Henri Matisse was born in 1869 in Le Cateau-Cambrésis, France. He lived in Paris for most of his life, and his avant-garde work was known internationally. At seventy-two, the artist became very ill, and nearly bedridden. Instead of giving up all of his art, he developed his ideas in a new medium – large cutouts from hand-painted paper that his assistants hung around the room for him.
m3The Iridescence of Birds: A Book About Henri Matisse by Patricia MacLachlan, illustrated by Hadley Hooper (Roaring Brook Press, 2014) is a simple tale of Henri’s childhood, and how his surroundings influenced his later works.
Jeanette Winter also wrote a biography of the master for our youngest readers in Henri’s Scissors (Beach Lane, 2013).  Marjorie Blaine Parker’s biography, Colorful Dreamer: The Story of Henri Matisse (Dial, 2012) is an enticing complement to Winter’s work.
m4Jane O’Connor and Jessie Hartland teamed up to produce Henri Matisse: Drawing with Scissors (Grosset & Dunlap, 2002). Their children’s biography is in the form of a school report that a student has written. It contains images of some of Matisse’s work and a discussion of his life.
My three favorite picture book biographies on this master are Matisse: The King of Color by Laurence Anholt (Barron’s, 2007) and Matisse’s Garden by Samantha Friedman, illustrated by Cristina Amodeo (MoMA, 2014), and Colorful Dreamer: The Story of Artist Henri Matisse by Marjorie Blaine Parker, illustrated by Holly Berry (Dial, 2012).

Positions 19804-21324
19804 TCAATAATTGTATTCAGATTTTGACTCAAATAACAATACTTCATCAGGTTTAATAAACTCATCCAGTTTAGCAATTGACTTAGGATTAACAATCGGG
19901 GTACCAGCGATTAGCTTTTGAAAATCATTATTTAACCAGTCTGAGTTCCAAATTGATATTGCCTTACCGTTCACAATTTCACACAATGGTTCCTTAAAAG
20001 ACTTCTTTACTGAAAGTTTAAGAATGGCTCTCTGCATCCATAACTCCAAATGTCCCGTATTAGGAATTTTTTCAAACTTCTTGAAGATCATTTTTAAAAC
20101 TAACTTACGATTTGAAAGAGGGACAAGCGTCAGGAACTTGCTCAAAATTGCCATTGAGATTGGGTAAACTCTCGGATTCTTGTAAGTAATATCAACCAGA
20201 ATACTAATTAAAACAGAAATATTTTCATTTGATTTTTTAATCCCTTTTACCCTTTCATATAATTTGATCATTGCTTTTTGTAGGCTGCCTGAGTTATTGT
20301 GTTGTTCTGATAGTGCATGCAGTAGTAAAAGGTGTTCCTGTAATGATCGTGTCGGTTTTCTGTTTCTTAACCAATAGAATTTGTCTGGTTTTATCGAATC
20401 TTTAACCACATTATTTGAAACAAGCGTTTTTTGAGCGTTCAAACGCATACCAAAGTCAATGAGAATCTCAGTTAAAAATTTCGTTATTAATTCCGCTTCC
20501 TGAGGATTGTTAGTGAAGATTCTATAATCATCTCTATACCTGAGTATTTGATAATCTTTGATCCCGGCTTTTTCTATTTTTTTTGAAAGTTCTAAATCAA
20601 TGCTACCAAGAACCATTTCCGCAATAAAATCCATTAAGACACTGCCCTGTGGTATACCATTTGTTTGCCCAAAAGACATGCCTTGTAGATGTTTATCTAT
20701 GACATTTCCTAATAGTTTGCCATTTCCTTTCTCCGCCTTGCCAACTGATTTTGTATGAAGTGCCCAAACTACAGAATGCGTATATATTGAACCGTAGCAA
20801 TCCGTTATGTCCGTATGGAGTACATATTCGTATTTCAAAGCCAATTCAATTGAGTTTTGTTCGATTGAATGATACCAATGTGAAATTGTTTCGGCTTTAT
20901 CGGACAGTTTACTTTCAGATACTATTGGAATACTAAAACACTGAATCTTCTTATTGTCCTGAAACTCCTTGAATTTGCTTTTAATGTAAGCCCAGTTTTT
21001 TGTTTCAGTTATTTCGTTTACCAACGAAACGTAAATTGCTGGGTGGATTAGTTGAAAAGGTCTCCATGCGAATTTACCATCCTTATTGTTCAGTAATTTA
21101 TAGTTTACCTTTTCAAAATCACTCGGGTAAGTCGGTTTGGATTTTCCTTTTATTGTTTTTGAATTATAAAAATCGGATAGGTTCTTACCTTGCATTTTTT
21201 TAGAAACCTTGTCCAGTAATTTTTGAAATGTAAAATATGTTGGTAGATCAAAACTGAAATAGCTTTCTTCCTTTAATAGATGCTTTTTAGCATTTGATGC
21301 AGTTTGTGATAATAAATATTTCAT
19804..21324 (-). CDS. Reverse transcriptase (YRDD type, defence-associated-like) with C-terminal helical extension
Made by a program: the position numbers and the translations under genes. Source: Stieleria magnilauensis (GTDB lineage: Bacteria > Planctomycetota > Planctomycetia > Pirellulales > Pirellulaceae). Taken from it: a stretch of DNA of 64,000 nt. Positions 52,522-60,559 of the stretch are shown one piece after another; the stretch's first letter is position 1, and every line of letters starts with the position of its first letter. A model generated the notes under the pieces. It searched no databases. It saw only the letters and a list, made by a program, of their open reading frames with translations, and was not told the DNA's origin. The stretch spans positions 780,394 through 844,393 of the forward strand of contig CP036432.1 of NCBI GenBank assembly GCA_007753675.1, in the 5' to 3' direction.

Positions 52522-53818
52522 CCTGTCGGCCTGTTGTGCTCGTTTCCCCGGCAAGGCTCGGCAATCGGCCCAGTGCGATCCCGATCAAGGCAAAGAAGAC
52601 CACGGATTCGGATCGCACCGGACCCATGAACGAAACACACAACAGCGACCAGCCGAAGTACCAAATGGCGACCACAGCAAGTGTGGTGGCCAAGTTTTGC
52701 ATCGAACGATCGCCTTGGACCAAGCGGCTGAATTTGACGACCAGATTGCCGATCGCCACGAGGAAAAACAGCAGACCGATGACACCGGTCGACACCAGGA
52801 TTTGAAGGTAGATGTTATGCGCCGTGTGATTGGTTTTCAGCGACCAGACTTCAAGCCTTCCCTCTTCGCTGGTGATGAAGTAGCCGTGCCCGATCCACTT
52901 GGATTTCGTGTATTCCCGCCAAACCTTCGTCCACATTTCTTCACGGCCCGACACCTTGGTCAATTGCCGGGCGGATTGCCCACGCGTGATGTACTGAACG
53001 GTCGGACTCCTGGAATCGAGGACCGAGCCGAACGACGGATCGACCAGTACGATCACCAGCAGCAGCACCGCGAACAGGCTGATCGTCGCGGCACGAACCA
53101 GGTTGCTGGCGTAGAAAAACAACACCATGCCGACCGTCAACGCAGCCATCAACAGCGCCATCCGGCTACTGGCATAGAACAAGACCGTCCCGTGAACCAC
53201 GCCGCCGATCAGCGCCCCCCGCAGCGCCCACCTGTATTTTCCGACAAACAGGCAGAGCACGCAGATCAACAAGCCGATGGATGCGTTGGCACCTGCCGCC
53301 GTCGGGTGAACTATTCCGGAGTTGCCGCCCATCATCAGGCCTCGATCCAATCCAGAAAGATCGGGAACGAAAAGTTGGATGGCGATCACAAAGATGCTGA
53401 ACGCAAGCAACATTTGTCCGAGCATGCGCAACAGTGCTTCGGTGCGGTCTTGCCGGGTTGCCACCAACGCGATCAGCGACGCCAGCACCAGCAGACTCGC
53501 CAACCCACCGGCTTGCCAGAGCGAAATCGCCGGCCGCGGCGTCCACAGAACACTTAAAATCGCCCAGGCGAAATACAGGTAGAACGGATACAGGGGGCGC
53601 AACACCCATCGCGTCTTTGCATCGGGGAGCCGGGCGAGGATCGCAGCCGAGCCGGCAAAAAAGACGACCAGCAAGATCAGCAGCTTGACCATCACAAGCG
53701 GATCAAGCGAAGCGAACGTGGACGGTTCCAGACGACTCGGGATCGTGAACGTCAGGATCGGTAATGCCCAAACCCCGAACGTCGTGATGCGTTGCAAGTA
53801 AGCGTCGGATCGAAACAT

mAnholt provides details of Matisse’s life that aren’t covered in other children’s books. He chronicles the relationship that Henri had with Monique, a young nurse who helped him through a serious illness. Monique became his confidant, but she eventually left and entered a religious order as a nun. Year’s later, the nun and artist were reunited, and Matisse built the Chapelle du Rosaire as a gift to Monique and the other nuns who cared for him. He designed seventeen stained glass windows that fill the chapel with light, color, and pattern.
m2Matisse’s Garden was published by The Museum of Modern Art to coincide with the recent exhibit. This tale concentrates solely on Henri’s cut-outs, but the book itself is a masterpiece with pages that open out in double spreads to illustrate some of his larger cut-outs.

 

matisseColorful Dreamer is just that, colorful. Holly Berry’s illustrations are a combination of more realistic sketches of Henri and his family combined with colorful collages that evoke his artwork and imagination.

 

MissOh, and I still haven’t mentioned a book for our older readers and art enthusiasts, Miss Etta and Dr. Claribel:Bringing Matisse to America by Susan Fillion (Godine, 2011). Two unmarried sisters from a German-Jewish family in Baltimore amassed one of the most amazing collections of modern art in America. They concentrated on works by Matisse, although they also purchased many paintings by Vuillard, Cézanne, Gauguin, and Picasso. The sisters’ collection was bequeathed to The Baltimore Museum of Art.

Artists

January21

There are many intriguing books about art and artists that open up new possibilities for children and young adults.

noisyThe Noisy Paint Box by Barb Rosenstock, illustrated by Mary Grandpre (Knopf, 2014) is a picture book biography that examines the life and passion of Vasya Kandinsky. When Vasya’s aunt gave him a paint box as a gift, the young boy discovered that he could escape “proper” expectations and create. Kadinsky felt that he heard the sounds of the colors, and his paintings were not images of objects. They were a riot of color, and throughout his life teachers and artists didn’t understand his abstract art. Kadinsky’s style was unique, and when the art world recognized his genius, he became an influential leader.